# Euler's formula?

#### Joppy

##### Well-known member
MHB Math Helper
Hi, I have been working through a book on algebraic topology (an introduction) and am (embarrassingly) stuck on the following exercise.

Given a polyhedron (doesn't have to be regular), let $F_n$ be the number of $n$-gon faces, and let $V_n$ be the number of vertexes at which exactly $n$ edges meet. Verify the following (there are several similar relations, but I'll just give one):

$(2V_3 + 2V_4 + 2V_5 + ...) - (F_3 + 2F_4 + 3F_5 + ...) = 4$.

I don't understand what we mean when we are given a polyhedron and then we sum an infinite number of vertices and faces? Would someone mind providing insight into what these sums are representing? #### Euge

##### MHB Global Moderator
Staff member
Hi Joppy ,

In those sums, all but finitely many terms are zero. So the sums are really finite sums.

#### Joppy

##### Well-known member
MHB Math Helper
Hi Joppy ,

In those sums, all but finitely many terms are zero. So the sums are really finite sums.
Thanks Euge.

Do you have any ideas on how to verify the expression?

Because $F_n$ and $V_n$ represent an arbitrary number of $n$-gon faces and vertices (at which $n$ edges meet) I'm quite confused as to how we even work with these expressions.

#### Euge

##### MHB Global Moderator
Staff member
The way the question is phrased, the author must be using a more general definition of polyhedron. What is the definition of polyhedron in your text?

Euler's polyhedral formula states that for a polyhedron with $V$ vertices, $F$ faces, and $E$ edges, $V - E + F = 2$.

#### Joppy

##### Well-known member
MHB Math Helper
Thanks!

The way the question is phrased, the author must be using a more general definition of polyhedron. What is the definition of polyhedron in your text?
A polyhedron is a complex that is topologically equivalent to a sphere. A complex is built from cells (topologically equivalent to a disk) by 'gluing' the edges of cells together.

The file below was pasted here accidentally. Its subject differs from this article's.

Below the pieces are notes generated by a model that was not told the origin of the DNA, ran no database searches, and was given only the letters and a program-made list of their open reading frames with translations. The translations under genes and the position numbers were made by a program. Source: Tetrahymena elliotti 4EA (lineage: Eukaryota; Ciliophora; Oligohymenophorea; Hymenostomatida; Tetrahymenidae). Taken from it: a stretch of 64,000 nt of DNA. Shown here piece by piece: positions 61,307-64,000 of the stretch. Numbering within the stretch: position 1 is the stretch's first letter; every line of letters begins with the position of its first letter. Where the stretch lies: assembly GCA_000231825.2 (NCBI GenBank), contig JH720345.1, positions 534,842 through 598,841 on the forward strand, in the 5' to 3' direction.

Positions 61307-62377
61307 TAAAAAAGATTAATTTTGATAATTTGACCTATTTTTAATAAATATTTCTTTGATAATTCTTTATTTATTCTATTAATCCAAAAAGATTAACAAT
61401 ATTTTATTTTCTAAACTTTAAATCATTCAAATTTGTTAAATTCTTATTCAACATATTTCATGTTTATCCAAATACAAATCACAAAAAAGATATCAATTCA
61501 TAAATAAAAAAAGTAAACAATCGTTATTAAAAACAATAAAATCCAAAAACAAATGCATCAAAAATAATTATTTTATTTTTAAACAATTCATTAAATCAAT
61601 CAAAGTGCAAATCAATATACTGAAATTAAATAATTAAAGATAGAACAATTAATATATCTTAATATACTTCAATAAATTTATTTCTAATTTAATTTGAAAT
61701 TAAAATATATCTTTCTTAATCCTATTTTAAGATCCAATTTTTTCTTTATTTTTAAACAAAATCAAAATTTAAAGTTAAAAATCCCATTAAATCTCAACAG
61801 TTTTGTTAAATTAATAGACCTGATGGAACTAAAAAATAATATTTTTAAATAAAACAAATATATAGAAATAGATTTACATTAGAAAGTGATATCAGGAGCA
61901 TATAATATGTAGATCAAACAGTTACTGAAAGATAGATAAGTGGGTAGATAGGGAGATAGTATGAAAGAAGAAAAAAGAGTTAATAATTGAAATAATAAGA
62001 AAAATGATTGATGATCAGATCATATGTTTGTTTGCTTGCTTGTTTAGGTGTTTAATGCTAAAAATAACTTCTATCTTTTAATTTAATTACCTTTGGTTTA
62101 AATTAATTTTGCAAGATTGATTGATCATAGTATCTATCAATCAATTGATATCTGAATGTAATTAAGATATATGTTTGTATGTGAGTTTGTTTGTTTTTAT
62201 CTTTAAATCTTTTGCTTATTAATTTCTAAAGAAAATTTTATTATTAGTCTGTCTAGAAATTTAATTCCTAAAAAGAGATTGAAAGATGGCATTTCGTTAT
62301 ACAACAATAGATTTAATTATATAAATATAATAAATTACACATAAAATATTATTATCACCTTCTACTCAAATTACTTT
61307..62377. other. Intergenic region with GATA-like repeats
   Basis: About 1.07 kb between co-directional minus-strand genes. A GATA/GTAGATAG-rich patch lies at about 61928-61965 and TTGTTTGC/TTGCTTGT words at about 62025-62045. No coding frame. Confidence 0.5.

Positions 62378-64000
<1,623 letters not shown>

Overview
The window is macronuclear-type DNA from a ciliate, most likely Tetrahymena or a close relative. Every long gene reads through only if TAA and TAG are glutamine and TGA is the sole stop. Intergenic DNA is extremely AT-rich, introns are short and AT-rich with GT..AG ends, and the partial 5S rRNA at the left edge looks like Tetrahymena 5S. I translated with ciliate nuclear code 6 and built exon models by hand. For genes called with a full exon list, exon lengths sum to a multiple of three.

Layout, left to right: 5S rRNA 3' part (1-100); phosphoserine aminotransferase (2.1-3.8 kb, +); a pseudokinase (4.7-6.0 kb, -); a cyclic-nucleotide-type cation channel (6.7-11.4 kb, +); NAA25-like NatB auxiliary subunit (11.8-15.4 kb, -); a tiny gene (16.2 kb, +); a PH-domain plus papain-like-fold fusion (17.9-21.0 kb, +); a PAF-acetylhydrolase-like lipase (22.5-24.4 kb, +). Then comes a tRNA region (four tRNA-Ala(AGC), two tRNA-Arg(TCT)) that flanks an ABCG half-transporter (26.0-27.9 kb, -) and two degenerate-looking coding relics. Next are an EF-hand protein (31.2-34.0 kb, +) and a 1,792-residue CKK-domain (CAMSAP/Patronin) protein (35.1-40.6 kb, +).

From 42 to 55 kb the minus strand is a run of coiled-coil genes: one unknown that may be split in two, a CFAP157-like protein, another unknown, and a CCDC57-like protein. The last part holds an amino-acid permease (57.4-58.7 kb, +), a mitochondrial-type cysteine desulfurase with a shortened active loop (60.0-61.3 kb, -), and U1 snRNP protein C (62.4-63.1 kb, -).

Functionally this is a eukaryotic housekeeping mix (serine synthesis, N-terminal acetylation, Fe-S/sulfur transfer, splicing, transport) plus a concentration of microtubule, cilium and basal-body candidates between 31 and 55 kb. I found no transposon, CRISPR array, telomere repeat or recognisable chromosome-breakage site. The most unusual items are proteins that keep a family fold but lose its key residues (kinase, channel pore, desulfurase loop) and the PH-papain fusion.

Euler's polyhedral formula states that for a polyhedron with $V$ vertices, $F$ faces, and $E$ edges, $V - E + F = 2$.
I was expecting to apply this.

#### Opalg

##### MHB Oldtimer
Staff member
The total number of vertices in the polyhedron is $V_3 + V_4 + V_5 + \ldots$. The total number of faces is $F_3 + F_4 + F_5 + \ldots$. To apply Euler's formula, you then need to know how many edges there are.

Notice that an $n$-gon face has $n$ edges, and that each edge in the polyhedron is shared between two faces.

#### Euge

##### MHB Global Moderator
Staff member
A polyhedron is a complex that is topologically equivalent to a sphere. A complex is built from cells (topologically equivalent to a disk) by 'gluing' the edges of cells together.

OK. Then show that $2E = 3F_3 + 4F_4 + 5F_5 + \cdots$. Using $2V - 2E + 2F = 4$, obtain the result.

#### HallsofIvy

##### Well-known member
MHB Math Helper
The simplest example is a tetrahedron. It has 4 faces, 4 vertices, and 6 edges. 4- 6- 4= 2.

There is also "Euler's formula" on a surface such as a plane. With F, E, and V the faces, edges, and vertices of a polygon, F- E+ V= 1. For example, a triangle has 1 face, 3 edges, and 3 vertices: 1- 3+ 3= 1. Given Euler's formula for a surface, you can then prove Euler's formula for three dimensions, as Joppy suggested. In the surface of a sphere we would need to treat the "outside" as a face so that "F" is increased by 1 and instead of F- E+ V= 1, we have F- E+ V= 2.